Published by Hawkesbury Press,
12 May 2021.
ISBN: 978-1-911223-72-6 (PB)
Sophie Sayers is very happy with her life in the village of Wendlebury Barrow in the Cotswolds. She loves her home, a cosy cottage that she inherited from her late aunt, who had been a remarkable lady, both a world traveller and a renowned author. Sophie also loves her job at the village bookshop, Hector’s House, and has even warmer feelings for the bookshop owner, her boyfriend, Hector.
Although the business belongs to Hector, Sophie has contributed a lot to the way the bookshop and its tea shop has prospered; her latest innovation is to suggest that Hector should sell some of the vast quantity of second-hand books that he has accumulated, and she is pleased when he says that he has decided to go ahead with this idea. However, her contentment is ruffled when Hector informs her that he has employed an eighteen-year-old school leaver, called Anastasia, to put the second-hand books online before she goes to university in the autumn. Sophie is in favour of putting the books up for sale, but she is hurt and annoyed that Hector had made this decision when she was in Greece on a writing retreat. What is worse, he has not informed Sophie of his plans in the two months since her return; indeed he only mentions it on the day that the girl is due to arrive at Hector’s House. Sophie is even more dismayed when she meets Anastasia, who is very beautiful and so scantily dressed that Sophie feels positively dowdy in comparison.
Sophie’s day goes from bad to worse when she visits the local school to deliver some new books and set the school library straight. Because it is the school holidays most of the staff are absent, and only the school business manager, Ella Berry, and the caretaker, Ian, are on the premises. Sophie and Ella are close friends and Sophie feels surprised when she is rather unwelcoming; Sophie thinks Ella must be stressed because she has so much work to do and because she is afraid that she might lose her job if Wendlebury Barrow School has to combine with another school, a common threat to many small, rural schools. In order to help Ella out, Sophie decides to surprise her by clearing out the Lost Property cupboard. Along with some overdue school library books, shoes, PE clothes and a lot of rubbish, Sophie discovers the body of a man, dead and already cold.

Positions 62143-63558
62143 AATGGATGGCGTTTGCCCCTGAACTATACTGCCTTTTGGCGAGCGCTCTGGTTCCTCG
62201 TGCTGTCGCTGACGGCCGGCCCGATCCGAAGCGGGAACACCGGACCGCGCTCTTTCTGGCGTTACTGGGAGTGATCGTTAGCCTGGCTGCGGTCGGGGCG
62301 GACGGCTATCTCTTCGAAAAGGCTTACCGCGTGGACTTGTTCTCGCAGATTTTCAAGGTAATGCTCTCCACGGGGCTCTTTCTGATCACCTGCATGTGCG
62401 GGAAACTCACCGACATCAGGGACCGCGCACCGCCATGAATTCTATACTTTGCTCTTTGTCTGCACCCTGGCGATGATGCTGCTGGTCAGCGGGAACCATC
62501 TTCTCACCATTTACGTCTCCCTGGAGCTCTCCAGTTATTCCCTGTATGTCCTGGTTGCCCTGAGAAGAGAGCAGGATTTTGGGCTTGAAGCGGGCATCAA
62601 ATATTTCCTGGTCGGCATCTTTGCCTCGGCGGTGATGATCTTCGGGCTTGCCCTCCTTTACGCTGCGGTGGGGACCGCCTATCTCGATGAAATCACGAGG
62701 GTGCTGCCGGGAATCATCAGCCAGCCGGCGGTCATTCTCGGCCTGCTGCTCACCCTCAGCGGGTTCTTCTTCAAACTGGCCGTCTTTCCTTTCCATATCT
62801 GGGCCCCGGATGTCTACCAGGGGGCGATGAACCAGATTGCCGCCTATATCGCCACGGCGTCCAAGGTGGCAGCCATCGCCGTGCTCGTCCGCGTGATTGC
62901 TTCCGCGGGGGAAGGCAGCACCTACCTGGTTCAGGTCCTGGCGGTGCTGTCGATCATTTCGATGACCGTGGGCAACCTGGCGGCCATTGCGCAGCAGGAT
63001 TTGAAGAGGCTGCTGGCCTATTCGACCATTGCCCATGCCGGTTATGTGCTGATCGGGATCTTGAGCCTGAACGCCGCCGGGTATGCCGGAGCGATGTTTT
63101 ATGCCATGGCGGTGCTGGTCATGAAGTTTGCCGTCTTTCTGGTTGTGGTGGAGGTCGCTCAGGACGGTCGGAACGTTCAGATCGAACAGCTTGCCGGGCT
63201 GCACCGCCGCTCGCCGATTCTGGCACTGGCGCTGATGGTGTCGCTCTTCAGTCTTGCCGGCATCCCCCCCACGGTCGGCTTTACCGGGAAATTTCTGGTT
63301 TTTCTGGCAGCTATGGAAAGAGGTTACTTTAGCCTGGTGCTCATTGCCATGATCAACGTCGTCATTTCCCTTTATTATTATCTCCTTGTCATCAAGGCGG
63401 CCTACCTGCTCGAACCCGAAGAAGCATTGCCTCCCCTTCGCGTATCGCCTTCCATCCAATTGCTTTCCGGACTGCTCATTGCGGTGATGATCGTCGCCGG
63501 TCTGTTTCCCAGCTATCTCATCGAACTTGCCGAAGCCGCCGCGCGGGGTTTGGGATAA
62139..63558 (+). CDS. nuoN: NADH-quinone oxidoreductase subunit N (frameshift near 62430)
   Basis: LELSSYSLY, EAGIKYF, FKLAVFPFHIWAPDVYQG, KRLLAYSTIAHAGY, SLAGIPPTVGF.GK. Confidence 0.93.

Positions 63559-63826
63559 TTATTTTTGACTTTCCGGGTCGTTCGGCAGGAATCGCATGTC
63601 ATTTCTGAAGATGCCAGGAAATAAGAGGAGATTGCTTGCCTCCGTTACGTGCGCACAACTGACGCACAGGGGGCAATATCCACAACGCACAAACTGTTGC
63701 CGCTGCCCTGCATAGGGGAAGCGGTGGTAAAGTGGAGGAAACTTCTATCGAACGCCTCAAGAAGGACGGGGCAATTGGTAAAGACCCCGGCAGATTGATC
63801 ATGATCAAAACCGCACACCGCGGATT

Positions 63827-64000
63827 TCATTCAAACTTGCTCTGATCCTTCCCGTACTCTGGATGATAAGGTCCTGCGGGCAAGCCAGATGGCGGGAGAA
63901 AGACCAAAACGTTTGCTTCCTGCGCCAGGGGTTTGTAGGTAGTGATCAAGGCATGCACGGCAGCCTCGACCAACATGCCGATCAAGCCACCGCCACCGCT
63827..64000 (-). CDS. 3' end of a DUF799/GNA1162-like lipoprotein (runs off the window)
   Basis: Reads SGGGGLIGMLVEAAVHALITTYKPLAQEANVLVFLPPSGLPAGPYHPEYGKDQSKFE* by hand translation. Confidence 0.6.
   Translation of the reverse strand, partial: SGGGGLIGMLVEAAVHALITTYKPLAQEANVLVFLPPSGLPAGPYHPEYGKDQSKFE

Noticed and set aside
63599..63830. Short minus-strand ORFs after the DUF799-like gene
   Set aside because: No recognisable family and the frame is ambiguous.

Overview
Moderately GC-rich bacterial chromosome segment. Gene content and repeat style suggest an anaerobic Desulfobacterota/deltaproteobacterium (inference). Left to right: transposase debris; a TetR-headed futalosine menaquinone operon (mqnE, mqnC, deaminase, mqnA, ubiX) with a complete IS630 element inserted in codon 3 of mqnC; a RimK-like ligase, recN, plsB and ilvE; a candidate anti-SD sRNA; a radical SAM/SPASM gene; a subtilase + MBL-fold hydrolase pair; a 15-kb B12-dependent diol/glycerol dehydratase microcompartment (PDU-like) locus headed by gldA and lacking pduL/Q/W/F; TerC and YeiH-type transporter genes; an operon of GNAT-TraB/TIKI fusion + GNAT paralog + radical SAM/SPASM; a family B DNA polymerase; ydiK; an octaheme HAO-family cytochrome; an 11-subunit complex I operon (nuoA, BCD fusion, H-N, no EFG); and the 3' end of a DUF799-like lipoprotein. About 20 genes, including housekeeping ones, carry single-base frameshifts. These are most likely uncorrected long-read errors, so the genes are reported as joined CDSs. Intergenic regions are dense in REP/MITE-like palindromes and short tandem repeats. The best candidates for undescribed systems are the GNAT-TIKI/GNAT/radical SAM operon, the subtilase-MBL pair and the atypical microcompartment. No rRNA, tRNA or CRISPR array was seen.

Sophie hurries to fetch Ella but, outside the Lost Property cupboard, Ella faints. Sophie and Ian take her outside the school, and she revives, then Sophie sends Ian to investigate the body in the cupboard, but when he returns he insists that there is no body there. Sophie is convinced that she has not made a mistake, but Ella is the only person who believes her, and when they phone the police, they are scolded for wasting police time. When Sophie tells Hector what has happened, he is sympathetic but sceptical, and tries to rationalise away Sophie’s experience. To add to Sophie’s worries, she receives a vaguely threatening anonymous letter, and wonders if this is connected with her discovery. Despite the multiple problems confronting her, Sophie is not daunted, and she is determined to find out the truth about the body in the cupboard.
Lost and Found
is the seventh book in the series featuring Sophie Sayers and it contains many
of the regular characters that have been introduced in the earlier books. It
has a gently intriguing plot and a cast of likeable, well defined characters who
contribute a great deal to the humour of the story and the ambience of the
village. It is a thoroughly enjoyable, easy-read, feel-good book that I
Reviewer: Carol Westron
Debbie Young was born and raised in Sidcup, Kent. When she was 14, her family relocated to Germany for her father’s job. Debbie spent four years at Frankfurt International School, broadening her outlook as well as gaining the then brand new IB (International Baccalaureate). She returned to the UK to earn her BA (Hons) in English and Related Literature at the University of York, then lived and worked for a while in London and the West of England as a journalist and PR consultant. In 1991 she moved to the Cotswolds. In 2002, she married a Scot named Gordon whom she met in Swindon – and not, as village rumour once had it, a Swede named Scottie. In 2003, her daughter Laura was born. Best Murder in Show was the first in her series featuring Sophie Sayers. There are now a further three books in this series.
Carol Westron is a successful
author and a Creative Writing teacher.
Her crime novels are set both in contemporary and Victorian times. Her first book The Terminal Velocity of
Cats was published in 2013. Since then, she has since written 5 further mysteries. Carol
recently gave an interview to Mystery People. To read the interview click on
the link below.
To read a review of Carol latest book This Game of Ghosts click on the title.